8 uses for Echinacea backed by science
Wednesday, February 07, 2018 by Rhonda Johansson
Echinacea (pronounced ek-in-nay-sha) is a medicinal plant used by Native Americans to treat snake bites and cure septic wounds. Its popularity today is founded on several studies that prove its efficacy in shortening the common cold and reducing fever. This small, purple flower is indeed a herb you should familiarize yourself with. Should you ever find yourself living off the grid and needing an all-purpose medicine, echinacea can be an ideal option.
We’ve listed eight science-based health benefits of echinacea. (h/t to GreenMedInfo.com.)
- Boosts immunity — Prevention is always better than a cure. A pilot study done in Australia concluded that people who took echinacea tablets daily for 14 days showed significant improvements in their immune activity, including increased white cell counts. Other studies made locally have likewise shown echinacea’s use in stimulating immune function. As such, patients who suffer from chronic fatigue syndrome or other acquired immunodeficiency syndromes are told to supplement their diet with echinacea.
- Supports red blood cells — People who take echinacea supplements have greater levels of erythropoietin (EPO), a hormone that promotes red blood formation.
- Protects against radiation damage — Researchers have observed a dramatic reduction in chromosome aberrations in lymphocytes in workers exposed to radiation after taking 275 mg echinacea tablets daily for a few weeks. This implies that echinacea can help the body heal from cellular damage caused by radiation.
- Reduces the side effects caused by chemotherapy — Chemotherapy is an ineffective cancer treatment. Numerous studies prove that cancer patients actually worsen in health after being subjected to the treatment. Oncologists themselves would not take the treatment or suggest it to their family and friends. Still, those who choose chemotherapy can find relief in echinacea. Studies suggest that supplementing with the herb can increase white blood cell counts and improve immune function.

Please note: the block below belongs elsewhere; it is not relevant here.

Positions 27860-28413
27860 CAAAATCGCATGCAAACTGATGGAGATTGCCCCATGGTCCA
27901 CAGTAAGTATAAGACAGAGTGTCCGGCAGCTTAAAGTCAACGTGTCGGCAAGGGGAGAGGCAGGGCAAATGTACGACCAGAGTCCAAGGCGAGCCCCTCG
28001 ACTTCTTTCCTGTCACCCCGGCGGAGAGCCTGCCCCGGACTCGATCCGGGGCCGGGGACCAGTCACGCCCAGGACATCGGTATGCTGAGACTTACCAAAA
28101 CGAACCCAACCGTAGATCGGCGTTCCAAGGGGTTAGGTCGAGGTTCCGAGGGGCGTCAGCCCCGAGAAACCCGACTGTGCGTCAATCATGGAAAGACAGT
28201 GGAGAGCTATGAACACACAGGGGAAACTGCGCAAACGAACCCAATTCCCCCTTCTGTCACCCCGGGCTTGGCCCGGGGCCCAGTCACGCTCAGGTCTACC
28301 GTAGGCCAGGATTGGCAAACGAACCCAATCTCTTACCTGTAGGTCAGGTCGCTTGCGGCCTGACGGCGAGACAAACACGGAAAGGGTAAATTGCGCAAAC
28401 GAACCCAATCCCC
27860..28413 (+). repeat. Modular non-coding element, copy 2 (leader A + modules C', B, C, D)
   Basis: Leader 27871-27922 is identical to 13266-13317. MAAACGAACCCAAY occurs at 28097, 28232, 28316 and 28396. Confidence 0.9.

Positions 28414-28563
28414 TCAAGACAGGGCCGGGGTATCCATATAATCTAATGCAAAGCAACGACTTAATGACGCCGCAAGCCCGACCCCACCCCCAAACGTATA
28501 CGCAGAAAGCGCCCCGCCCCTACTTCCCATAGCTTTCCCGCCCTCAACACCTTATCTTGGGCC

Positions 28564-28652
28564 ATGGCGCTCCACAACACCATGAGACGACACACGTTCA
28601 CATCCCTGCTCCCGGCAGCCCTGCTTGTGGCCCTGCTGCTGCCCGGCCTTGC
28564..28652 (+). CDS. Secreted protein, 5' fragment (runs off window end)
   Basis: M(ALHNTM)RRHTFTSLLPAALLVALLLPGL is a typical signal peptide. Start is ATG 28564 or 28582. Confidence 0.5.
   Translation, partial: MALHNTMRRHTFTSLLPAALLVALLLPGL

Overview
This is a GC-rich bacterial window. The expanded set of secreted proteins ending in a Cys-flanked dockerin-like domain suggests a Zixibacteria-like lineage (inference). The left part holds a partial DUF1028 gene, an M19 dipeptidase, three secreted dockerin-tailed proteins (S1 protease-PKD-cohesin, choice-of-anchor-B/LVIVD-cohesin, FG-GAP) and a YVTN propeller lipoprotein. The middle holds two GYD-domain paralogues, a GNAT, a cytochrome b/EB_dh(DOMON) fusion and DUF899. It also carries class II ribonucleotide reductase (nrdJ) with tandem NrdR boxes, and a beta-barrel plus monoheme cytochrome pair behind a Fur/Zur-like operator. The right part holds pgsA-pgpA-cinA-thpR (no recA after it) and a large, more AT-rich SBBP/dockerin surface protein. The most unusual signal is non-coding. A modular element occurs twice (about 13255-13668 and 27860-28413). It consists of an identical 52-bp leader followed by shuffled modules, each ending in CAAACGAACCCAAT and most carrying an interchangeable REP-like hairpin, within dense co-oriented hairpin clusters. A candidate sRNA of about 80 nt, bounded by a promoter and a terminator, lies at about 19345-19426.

- Treats influenza — Scientists have noted that echinacea is more effective than conventional flu medications in treating the condition. Moreover, the herb was recorded to have fewer side effects and was easier tolerated. (Related: Echinacea preparation as effective as Tamiflu in early flu cases in large clinical trial.)
- Alleviates symptoms of the common cold — This is the most common use of the herb today. At least 15 clinical trials found that echinacea products can prevent and treat the common cold. Studies have seen that echinacea can shorten the duration of a cold by around 1.4 days and decrease the likelihood of developing the condition by almost 60 percent. Another set of data show that drinking echinacea tea at the first signs of the cold or flu can lessen the severity and duration of the illness.
- Resolves eye infections — Echinacea can be used to treat autoimmune uveitis (inflammation of the middle level of the eye). The herb’s efficacy was recorded to be 70 percent more effective compared to not taking any supplement.
- Reduces wrinkles — Creams that are infused with echinacea increase skin hydration significantly. The resulting effect is reduced wrinkles. Echinacea creams are found to decrease the appearance of wrinkles by around 15 percent.
Echinacea can be taken as a tablet, tea, or tincture. If you want to read about more health benefits of the plant, along with other healthful herbs, go to Herbs.news.
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